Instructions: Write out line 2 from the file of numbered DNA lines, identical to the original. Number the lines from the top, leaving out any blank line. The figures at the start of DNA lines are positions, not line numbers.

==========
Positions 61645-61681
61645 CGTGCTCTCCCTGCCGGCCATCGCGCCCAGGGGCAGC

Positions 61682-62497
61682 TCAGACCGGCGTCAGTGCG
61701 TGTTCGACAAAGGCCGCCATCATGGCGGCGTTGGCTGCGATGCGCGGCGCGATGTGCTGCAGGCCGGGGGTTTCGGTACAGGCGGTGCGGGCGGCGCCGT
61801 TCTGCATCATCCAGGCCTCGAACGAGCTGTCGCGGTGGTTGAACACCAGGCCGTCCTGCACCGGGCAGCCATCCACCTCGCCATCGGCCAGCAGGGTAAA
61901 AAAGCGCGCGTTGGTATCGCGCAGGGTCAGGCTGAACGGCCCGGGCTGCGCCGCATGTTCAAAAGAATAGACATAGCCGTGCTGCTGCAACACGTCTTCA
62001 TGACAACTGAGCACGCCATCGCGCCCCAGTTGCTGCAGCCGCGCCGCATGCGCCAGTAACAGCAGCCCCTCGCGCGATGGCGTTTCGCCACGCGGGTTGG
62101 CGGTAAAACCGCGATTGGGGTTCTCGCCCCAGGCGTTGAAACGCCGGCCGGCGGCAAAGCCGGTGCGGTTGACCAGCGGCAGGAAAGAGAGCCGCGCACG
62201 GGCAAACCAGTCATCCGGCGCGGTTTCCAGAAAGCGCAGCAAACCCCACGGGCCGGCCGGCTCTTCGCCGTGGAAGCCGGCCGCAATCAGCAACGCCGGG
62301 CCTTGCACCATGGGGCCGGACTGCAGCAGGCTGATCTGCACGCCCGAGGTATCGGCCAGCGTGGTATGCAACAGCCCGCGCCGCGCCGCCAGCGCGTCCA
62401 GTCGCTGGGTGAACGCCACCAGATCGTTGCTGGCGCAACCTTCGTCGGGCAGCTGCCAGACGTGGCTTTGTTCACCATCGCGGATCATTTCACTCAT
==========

61645 CGTGCTCTCCCTGCCGGCCATCGCGCCCAGGGGCAGC